In this Alert, Senior Associate Brooke Jacobs and Solicitor Candice Stower consider the decision in Miller v Lithgow City Council [2014] NSWSC 1579.

The facts

The plaintiff in this case was 12 years old when she suffered a spinal injury resulting in tetraplegia as a result of a dive into the shallow end of a swimming pool run by Lithgow City Council.

The plaintiff was an experienced and competent swimmer who was ranked in the top 20 in Australia. She received a bursary from her school, Kinross Wolarai primary school, in early 2007 as recognition of her swimming achievements.  As the recipient of financial assistance, she was required by the school to participate and involve herself in the co-curricular life of the school, which included swimming training.

On 7 January 2008, the plaintiff attended swimming training for the NSW State Age Swimming Championships arranged by the school’s swimming coach at the Lithgow pool run by council instead of the school’s pool.  The training regime was designed by the school’s swimming coach in accordance with his contract of employment, but was delivered and supervised by a parent as the coach was on leave.  The parent was a former president of Lithgow pool’s swimming club, but was not a qualified swimming coach.

On the date of incident, the plaintiff attempted a “track-start” or “race pace” dive from the shallow end of the pool into water with a depth of 1.08 metres.  The plaintiff was accustomed to performing this particular dive at her school’s pool which had an increased depth of 12 centimetres at the shallow end.  She struck the bottom of the pool and was rendered a tetraplegic.

The plaintiff’s dive was compromised by the fact that her rear foot slipped due to a lack of “grip” on the pool’s edge.

There was a “no diving” decal painted on the pool’s surround near where the plaintiff’s foot slipped.  There were a number of other “no diving” signs around the pool.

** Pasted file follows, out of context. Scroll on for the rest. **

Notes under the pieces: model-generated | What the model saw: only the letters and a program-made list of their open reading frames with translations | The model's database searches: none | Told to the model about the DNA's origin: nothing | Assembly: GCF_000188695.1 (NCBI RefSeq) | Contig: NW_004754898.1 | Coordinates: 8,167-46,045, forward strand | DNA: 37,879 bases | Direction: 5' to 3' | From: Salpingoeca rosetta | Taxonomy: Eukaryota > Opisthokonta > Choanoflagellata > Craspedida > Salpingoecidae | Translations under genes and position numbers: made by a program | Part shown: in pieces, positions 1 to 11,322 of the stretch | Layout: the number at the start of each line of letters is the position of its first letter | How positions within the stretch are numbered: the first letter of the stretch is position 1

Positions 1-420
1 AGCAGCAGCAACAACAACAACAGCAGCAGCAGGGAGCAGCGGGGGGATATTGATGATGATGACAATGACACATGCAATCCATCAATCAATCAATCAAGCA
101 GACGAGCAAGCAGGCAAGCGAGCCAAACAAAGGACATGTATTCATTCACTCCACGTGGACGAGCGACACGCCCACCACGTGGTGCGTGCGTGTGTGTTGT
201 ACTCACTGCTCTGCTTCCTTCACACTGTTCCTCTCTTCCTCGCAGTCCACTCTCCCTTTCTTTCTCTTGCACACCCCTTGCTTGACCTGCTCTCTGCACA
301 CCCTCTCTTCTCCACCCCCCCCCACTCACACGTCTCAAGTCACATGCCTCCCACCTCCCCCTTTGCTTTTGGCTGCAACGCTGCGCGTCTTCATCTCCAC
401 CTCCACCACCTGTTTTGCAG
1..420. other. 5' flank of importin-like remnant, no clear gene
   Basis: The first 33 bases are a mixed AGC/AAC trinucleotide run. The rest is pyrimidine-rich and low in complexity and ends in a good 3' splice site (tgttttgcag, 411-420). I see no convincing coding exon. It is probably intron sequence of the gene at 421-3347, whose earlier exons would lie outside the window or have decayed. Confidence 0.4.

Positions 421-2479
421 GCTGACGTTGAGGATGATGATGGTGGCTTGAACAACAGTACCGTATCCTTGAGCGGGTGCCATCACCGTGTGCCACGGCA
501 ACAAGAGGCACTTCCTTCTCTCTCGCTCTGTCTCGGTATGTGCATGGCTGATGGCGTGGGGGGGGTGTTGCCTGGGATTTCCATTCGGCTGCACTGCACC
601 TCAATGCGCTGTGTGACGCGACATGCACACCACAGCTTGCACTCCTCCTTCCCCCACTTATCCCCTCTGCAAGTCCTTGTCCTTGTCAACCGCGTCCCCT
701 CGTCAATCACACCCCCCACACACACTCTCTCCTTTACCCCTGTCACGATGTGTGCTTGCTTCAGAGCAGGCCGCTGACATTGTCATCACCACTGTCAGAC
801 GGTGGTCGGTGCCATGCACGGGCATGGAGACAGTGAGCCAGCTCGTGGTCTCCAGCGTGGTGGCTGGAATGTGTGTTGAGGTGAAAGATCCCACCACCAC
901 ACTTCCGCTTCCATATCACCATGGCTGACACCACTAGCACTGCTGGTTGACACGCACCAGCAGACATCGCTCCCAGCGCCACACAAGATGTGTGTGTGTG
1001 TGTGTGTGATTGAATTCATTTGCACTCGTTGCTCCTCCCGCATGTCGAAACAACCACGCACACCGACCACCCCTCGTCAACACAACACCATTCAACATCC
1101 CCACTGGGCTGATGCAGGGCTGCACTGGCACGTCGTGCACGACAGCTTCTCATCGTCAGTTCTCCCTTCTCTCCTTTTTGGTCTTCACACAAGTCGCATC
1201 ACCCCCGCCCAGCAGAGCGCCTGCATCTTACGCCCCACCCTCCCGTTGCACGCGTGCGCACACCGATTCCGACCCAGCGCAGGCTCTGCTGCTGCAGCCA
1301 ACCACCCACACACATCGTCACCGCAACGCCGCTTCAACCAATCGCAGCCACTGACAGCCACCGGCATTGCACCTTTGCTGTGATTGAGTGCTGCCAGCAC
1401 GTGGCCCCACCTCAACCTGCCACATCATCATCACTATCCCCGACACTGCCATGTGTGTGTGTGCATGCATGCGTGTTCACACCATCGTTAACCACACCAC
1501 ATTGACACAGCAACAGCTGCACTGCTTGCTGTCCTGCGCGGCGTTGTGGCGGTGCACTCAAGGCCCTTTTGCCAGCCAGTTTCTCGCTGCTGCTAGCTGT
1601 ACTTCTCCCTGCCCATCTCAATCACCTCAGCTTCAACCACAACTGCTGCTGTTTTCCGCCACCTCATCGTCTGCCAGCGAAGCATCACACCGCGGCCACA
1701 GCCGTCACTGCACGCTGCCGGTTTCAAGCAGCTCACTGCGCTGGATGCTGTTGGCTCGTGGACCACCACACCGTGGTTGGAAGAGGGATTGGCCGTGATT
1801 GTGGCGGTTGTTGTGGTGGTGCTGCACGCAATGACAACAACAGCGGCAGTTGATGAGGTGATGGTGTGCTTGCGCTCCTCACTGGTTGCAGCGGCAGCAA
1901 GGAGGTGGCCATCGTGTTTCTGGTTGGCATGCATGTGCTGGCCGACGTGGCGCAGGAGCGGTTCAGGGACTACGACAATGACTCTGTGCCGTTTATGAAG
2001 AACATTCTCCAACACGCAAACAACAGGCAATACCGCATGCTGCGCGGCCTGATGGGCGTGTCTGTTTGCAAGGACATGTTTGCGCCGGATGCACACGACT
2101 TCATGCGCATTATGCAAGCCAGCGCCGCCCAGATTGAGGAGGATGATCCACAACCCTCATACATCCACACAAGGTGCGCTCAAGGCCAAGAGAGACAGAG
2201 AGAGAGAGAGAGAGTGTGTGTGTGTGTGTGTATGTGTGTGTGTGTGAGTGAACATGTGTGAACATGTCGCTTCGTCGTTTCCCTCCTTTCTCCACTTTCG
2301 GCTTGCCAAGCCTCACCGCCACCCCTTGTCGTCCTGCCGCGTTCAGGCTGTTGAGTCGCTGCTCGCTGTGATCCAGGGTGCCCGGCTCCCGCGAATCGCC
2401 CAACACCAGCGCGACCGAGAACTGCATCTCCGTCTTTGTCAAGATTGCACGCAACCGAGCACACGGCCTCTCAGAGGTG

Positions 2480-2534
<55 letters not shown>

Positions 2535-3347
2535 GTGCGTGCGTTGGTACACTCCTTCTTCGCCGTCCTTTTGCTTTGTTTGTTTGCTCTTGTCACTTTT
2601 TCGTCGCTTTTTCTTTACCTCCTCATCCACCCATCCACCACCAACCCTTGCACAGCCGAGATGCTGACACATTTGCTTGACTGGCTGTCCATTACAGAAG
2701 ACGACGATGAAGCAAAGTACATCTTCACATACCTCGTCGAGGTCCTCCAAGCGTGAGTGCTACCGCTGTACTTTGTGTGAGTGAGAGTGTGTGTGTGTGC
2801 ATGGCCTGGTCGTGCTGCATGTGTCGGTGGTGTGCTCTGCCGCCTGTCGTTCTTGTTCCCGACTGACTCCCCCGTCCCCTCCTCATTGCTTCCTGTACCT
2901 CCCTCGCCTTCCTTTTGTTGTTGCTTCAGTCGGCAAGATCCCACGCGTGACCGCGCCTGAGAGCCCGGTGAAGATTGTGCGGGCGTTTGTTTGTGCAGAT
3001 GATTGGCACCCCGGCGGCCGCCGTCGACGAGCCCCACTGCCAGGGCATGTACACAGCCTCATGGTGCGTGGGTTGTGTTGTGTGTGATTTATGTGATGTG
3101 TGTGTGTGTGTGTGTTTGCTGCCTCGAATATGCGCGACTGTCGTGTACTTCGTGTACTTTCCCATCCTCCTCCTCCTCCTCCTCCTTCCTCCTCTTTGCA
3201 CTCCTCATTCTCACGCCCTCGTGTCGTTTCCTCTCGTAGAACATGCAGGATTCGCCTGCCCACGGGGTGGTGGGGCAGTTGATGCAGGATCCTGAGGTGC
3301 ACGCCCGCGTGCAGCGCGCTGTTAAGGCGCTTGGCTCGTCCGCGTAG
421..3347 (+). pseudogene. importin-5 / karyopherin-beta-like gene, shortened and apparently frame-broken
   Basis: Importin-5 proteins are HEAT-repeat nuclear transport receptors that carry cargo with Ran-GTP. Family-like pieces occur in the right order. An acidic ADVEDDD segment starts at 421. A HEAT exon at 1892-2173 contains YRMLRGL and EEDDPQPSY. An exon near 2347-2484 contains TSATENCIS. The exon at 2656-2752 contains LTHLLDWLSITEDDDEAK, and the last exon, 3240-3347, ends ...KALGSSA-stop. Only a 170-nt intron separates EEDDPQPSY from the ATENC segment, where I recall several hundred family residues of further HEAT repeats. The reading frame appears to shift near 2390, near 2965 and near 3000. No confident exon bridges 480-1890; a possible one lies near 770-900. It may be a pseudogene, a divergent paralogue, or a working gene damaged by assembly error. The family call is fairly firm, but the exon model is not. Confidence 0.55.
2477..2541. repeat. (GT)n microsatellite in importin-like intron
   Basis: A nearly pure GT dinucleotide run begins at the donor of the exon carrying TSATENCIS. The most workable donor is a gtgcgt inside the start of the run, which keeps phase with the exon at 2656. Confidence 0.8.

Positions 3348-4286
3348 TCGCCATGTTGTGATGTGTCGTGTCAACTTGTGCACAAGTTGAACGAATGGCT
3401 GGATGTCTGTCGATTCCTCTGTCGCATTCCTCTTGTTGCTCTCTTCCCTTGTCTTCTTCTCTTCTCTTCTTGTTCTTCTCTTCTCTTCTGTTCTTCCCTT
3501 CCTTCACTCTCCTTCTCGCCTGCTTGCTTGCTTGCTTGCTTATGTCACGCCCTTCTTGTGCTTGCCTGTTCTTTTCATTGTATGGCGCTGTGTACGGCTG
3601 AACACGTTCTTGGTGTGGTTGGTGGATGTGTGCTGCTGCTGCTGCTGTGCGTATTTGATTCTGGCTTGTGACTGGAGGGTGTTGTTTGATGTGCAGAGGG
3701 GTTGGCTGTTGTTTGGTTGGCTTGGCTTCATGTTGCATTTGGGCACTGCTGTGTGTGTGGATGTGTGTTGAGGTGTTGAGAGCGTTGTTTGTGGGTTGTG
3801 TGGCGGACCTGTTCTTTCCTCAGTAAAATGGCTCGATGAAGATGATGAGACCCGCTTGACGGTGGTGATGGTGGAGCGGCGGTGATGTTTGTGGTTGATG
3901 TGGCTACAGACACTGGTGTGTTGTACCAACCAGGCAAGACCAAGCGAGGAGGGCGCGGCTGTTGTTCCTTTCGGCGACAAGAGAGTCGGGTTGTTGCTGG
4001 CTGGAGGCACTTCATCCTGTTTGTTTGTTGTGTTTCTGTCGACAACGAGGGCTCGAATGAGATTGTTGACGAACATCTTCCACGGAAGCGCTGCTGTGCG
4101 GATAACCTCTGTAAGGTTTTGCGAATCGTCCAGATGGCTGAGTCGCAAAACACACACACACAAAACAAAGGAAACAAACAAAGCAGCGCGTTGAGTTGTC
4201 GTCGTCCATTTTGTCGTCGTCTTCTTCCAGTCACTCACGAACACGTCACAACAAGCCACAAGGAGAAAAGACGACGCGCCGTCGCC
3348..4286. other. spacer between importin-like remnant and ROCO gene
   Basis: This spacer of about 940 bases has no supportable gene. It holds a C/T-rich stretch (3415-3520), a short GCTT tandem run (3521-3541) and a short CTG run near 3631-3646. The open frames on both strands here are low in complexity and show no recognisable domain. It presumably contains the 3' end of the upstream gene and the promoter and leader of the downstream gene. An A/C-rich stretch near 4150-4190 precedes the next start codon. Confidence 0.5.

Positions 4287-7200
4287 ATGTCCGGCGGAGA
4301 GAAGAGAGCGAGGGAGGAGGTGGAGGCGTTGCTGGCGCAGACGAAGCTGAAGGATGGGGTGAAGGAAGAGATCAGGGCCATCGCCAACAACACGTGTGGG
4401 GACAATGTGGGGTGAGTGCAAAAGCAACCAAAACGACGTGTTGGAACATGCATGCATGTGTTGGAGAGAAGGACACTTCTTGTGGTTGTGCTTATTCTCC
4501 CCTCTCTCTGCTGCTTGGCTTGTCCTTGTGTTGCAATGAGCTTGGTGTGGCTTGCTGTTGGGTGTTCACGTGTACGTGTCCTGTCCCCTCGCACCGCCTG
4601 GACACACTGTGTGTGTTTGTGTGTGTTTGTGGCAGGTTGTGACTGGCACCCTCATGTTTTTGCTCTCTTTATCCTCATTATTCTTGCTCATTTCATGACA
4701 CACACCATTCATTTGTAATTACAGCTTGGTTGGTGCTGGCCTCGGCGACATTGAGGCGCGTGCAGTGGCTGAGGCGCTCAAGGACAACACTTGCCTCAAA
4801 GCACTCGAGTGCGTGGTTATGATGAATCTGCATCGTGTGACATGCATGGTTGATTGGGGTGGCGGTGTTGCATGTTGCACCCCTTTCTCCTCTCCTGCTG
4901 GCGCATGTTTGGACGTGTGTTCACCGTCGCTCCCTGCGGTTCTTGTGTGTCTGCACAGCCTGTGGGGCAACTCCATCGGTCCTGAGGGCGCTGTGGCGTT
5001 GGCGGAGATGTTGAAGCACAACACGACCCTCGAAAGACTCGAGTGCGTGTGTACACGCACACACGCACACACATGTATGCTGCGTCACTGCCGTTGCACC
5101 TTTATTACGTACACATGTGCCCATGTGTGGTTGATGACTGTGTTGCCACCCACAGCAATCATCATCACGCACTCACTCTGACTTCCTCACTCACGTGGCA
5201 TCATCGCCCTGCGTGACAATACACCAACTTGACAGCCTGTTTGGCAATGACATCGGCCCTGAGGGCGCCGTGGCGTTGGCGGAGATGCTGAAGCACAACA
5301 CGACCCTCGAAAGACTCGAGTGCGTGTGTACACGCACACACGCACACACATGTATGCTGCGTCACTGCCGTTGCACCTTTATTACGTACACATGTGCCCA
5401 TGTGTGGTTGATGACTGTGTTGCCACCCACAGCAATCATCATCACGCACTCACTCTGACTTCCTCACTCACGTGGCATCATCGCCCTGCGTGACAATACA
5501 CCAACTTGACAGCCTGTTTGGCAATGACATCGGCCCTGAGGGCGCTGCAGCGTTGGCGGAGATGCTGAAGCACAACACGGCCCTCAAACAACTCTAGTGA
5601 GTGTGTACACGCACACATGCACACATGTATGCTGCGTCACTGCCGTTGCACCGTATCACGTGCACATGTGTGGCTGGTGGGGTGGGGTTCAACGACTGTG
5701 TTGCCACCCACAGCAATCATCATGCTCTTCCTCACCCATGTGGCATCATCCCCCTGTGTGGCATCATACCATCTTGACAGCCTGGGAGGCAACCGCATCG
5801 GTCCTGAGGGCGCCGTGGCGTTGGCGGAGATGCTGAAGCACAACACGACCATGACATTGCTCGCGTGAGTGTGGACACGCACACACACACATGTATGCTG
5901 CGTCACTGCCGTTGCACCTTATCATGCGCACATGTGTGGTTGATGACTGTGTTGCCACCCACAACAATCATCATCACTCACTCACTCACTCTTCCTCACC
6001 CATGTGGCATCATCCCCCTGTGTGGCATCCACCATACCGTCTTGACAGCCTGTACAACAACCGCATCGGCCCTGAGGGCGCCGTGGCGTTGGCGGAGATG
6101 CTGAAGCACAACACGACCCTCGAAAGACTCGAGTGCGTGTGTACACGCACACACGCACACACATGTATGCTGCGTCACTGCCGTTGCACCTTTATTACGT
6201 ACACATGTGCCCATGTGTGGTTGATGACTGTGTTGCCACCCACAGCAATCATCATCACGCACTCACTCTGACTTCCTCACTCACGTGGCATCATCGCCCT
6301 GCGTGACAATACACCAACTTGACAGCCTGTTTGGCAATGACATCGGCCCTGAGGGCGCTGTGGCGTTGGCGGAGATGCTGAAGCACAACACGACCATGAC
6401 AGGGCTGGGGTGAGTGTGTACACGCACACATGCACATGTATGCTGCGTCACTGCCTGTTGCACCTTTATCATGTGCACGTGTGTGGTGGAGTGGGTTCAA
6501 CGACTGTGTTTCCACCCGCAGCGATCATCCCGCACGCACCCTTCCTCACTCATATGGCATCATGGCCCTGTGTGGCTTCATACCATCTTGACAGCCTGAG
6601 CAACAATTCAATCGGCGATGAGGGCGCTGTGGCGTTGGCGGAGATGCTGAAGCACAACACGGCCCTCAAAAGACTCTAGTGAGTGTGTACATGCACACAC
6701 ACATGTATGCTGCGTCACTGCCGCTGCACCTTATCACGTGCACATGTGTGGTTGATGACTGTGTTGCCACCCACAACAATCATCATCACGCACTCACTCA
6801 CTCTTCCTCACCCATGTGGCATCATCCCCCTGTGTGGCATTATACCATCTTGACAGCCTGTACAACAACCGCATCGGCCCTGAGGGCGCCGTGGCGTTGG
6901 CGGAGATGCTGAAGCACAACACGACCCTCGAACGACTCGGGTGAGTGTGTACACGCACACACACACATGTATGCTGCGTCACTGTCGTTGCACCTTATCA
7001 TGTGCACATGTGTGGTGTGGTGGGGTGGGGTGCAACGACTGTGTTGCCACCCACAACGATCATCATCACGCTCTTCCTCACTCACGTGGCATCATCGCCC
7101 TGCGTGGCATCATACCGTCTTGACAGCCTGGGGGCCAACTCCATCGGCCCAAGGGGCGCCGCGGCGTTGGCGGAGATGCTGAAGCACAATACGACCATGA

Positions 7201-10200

The court otherwise observed that there was a Local Government directive prohibiting diving below a depth of 1.8 metres whereas the current and various life-saving and swimming association guidelines considered diving into waters with a depth of one metre is safe in the context of competition swimming and training for experienced swimmers.


In dismissing the claim against the Council, the Court noted that the traction afforded by the pool surrounds was just within the tolerances of the recommended coefficient of friction.

The Court also observed that there was a “wealth of uncontradicted evidence” that diving into the shallow end of the pool was permitted in swimming carnivals at Council pools throughout the State of NSW.  Therefore, the presence of “no diving signs” did not mean that Council had an obligation to prevent diving in all circumstances but rather meant that the Council discouraged unsupervised diving.

The Court was not persuaded that there was anything unreasonable about the school incorporating dives into the shallow end of the pool into training.

However, the Court found the school liable because it knew or should have known about the lack of grip around the Council pool and in the circumstances it was unreasonable to encourage or allow the plaintiff to perform a “track start” or “race pace” dive, which was a riskier dive.

Key points

  • Diving cases have been increasingly difficult for plaintiffs to win, given the introduction of “obvious risk” and “dangerous recreational activity” legislative provisions and cases at common law;
  • Such cases may continue to be difficult for plaintiffs against public authorities, even when some defects in the facilities and systems may be found;
  • The material difference for the school in this case was the finding that it encouraged or allowed the very experienced plaintiff to perform a fast dive into the shallow end of a less familiar pool.